The Federal Employers' Liability Act (section 6 [45 U.S.C.A. 56]) clearly makes it the duty of the Illinois court to try the case on its merits. It provides, among other things, that a suit thereunder may be brought in a district court of the United States where the defendant resides, or in which the cause of action arose, or in which the defendant is doing business when suit is commenced. The jurisdiction of the United States courts is concurrent with that of the state courts. In Taylor v. Southern Ry. Co., 350 Ill. 139, 182 N.E. 805, it was said that a plaintiff to whom a right of action is given by the act has a right to bring his suit in either the federal or state court, and that, if he elects to bring suit in a state court, it is the duty of that court, when its ordinary jurisdiction as prescribed by local laws is appropriate to the occasion, to take cognizance of an action to enforce a right of recovery arising under the act, citing Minneapolis & St. Louis R. Co. v. Bombolis, 241 U.S. 211, 36 S.Ct. 595, 60 L.Ed. 961, Ann.Cas.1916E, 505, L.R.A.1917A, 86, and Louisville & Nashville R. Co. v. Stewart, 241 U.S. 261, 36 S.Ct. 586, 60 L.Ed. 989.

The opinion in Mondou v. New York, N. H. & H. R. Co., 223 U.S. 1, 32 S.Ct. 169, 179, 56 L.Ed. 327, 38 L.R.A.(N.S.) 44, upheld the constitutionality of the Federal Employers' Liability Act, and said: “We conclude that rights arising under the act in question may be enforced, as of right, in the courts of the states when their jurisdiction, as prescribed by local laws, is adequate to the occasion.” In Schendel v. McGee (C.C.A.) 300 F. 273, 279, the act was construed to give the employee the right to maintain an action for damages in the courts of the district where the defendant is doing business at the time suit is commenced, and said: “It being the law, it is a court's duty, where there is jurisdiction, to take and retain that jurisdiction and try the case.” In Hoffman v. Missouri ex rel. Foraker, 274 U.S. 21, 47 S.Ct. 485, 71 L.Ed. 905, the suit was brought in Missouri under the federal act to recover for the death of an employee of the Missouri Pacific Railroad through an accident occurring on its line in Kansas; the railroad is a Missouri corporation and the suit was brought in that state in a county traversed by the railroad and in which it had an office and an agent; the trial court supported defendant's contention that it should have been sued in Kansas where the accident occurred and the plaintiff resided; the Missouri Supreme Court held against the trial court and the railroad company appealed to the United States Supreme Court. It was there held that, as defendant was sued in a county in which it had an agent and operated its railroad, plaintiff could maintain his action in Missouri. In Roberts' Federal Liabilities of Carriers (2d Ed.) vol. 2, p. 1842, the author says in substance that the provision of the act relating to the venue “is one for the benefit of the plaintiff, and it permits him to institute the action in whichever of the * * * designated places best serves his convenience.” One of these places is where the railroad operates. Plaintiff in the instant case alleges that defendant was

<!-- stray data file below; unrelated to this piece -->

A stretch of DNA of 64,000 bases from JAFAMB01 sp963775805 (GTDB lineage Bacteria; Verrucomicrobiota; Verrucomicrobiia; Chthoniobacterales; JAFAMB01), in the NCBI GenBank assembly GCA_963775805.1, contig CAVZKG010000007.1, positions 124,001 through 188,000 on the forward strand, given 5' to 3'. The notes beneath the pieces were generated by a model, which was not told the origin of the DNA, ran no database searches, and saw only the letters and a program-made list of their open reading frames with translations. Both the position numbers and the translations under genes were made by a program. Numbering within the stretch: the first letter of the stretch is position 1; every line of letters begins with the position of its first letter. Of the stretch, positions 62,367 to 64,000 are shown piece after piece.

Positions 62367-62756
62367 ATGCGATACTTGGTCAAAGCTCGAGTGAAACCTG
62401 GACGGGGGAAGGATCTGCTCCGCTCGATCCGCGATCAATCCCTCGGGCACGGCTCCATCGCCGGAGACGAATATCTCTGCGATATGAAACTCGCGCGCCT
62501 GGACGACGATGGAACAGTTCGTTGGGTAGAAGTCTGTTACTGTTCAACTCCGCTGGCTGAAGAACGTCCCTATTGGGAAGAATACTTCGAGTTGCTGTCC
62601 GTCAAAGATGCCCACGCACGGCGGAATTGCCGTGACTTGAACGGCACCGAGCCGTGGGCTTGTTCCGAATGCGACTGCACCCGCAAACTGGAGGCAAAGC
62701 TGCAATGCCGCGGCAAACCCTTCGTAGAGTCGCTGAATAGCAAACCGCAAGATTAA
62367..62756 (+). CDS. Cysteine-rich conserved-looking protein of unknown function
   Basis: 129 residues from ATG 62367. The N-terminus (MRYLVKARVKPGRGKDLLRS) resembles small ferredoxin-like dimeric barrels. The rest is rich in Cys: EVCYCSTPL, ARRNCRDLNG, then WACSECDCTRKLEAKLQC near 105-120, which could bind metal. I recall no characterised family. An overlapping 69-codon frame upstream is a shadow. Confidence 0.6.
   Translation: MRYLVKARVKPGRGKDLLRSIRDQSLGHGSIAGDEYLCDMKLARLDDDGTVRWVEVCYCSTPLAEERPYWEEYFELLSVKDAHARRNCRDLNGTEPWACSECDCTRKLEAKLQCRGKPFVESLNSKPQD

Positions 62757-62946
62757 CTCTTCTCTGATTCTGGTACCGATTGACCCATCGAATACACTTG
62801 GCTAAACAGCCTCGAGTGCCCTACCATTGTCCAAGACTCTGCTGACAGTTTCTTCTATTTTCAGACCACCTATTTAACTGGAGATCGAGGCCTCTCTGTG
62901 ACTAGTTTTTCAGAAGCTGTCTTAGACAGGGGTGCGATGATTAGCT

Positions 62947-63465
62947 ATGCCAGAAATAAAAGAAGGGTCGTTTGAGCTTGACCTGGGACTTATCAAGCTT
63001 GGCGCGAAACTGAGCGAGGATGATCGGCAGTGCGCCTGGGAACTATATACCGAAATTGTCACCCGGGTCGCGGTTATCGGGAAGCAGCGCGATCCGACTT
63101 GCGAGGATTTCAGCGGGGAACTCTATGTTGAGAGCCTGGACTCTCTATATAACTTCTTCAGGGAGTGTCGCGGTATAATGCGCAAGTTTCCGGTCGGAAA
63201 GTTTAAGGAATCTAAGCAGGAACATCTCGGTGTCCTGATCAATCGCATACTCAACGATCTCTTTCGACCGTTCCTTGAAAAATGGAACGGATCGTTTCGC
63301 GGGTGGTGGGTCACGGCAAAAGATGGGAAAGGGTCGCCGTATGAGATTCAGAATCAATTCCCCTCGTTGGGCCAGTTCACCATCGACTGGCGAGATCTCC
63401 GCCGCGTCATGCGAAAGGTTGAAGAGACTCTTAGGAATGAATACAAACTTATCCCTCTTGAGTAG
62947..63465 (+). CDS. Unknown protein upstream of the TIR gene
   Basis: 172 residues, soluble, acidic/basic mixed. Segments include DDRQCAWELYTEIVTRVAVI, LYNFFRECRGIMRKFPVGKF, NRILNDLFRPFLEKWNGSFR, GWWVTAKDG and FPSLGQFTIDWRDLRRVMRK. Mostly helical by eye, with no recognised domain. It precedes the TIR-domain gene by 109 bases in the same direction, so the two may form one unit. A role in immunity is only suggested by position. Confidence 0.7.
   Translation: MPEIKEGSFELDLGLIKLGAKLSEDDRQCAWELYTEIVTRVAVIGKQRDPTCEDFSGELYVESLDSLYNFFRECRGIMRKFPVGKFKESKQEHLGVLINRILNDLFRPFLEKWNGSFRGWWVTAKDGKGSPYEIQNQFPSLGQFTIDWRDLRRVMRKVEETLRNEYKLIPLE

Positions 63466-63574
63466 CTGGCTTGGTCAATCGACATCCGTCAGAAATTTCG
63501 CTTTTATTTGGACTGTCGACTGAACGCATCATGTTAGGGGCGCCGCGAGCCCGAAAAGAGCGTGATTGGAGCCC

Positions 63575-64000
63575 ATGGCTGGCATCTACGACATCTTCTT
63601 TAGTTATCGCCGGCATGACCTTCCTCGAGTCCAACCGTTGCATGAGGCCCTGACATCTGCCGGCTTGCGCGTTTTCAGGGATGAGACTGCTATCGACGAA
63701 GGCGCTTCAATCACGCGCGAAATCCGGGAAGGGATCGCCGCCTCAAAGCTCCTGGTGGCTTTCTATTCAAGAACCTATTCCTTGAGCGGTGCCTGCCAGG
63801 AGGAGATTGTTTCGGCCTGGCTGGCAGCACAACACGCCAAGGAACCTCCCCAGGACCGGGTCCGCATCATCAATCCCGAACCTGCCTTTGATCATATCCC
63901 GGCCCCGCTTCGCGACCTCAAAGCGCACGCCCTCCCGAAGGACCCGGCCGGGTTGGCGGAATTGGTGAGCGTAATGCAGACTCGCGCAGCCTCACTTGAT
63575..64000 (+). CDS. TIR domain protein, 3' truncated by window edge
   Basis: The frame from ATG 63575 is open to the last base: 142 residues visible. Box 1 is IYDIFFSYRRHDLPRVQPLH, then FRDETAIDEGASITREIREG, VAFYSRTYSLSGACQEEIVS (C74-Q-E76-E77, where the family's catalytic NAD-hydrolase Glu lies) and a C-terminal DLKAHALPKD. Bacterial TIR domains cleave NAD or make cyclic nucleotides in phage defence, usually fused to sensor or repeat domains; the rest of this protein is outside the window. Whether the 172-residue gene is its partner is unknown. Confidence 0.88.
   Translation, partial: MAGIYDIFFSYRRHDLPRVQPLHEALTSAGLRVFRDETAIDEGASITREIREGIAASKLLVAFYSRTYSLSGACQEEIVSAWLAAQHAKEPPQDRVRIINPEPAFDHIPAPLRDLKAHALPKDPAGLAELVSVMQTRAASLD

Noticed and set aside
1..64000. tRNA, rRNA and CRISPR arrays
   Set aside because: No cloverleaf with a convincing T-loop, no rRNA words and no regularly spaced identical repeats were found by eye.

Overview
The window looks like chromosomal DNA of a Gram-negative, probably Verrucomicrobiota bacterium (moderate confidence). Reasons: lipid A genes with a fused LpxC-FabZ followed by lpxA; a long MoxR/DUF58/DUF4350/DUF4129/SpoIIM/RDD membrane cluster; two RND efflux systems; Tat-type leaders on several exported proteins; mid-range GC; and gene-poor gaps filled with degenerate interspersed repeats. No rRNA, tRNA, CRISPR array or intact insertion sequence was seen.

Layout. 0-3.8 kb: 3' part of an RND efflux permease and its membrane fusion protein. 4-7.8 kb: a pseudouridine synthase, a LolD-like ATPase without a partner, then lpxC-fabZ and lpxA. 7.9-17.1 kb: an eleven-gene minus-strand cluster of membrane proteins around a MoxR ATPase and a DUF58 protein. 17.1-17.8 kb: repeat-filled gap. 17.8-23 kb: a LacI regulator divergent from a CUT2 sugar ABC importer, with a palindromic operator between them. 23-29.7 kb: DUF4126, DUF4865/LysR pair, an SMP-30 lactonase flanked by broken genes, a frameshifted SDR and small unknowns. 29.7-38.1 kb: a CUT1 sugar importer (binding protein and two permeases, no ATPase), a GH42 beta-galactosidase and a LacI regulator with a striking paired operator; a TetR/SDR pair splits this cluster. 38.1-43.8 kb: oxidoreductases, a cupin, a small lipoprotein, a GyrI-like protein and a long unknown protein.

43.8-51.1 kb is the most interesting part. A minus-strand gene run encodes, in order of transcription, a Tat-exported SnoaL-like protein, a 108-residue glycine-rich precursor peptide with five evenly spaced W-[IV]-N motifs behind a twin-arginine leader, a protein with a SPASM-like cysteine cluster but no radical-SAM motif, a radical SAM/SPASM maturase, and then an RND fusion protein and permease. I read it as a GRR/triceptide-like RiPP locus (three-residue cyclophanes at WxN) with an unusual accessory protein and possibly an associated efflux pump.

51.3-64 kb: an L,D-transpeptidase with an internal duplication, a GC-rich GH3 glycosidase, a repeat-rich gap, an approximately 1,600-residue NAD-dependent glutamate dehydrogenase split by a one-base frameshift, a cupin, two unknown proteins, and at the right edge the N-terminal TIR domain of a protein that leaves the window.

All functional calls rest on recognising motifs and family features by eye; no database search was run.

[11 N.E.2d 613]

operating a railway line extending into Cook county, Ill.

The facts in Alford v. Wabash Ry. Co., 229 Mo.App. 102, 73 S.W.2d 277, are somewhat like those at bar. There the plaintiff, a resident of Illinois, where the accident happened, sued under the act in a circuit court in Missouri; the defendant railroad company was an Indiana corporation doing business in Missouri; it secured an injunction from the circuit court of Morgan county, Ill. against the further prosecution of the Missouri action, and sought to have it abated. It was held that the right of the Missouri court to proceed attached before the injunction and that there was no rule that would require that court to discontinue the proceedings. Other cases to the same effect are Kepner v. Cleveland, C. C. & St. L. Ry. Co., 322 Mo. 299, 15 S.W.2d 825, 65 A.L.R. 599;Frye v. Chicago, R. I. & P. Ry. Co., 157 Minn. 52, 195 N.W. 629,196 N.W. 280; and Peterson v. C., B. & Q. R. Co., 187 Minn. 228, 244 N.W. 823.

We hold in the instant suit brought under the Federal Employers' Liability Act, under proper allegations giving the local court jurisdiction, and commenced prior to the injunctional order from the Kansas court, that such order is of no...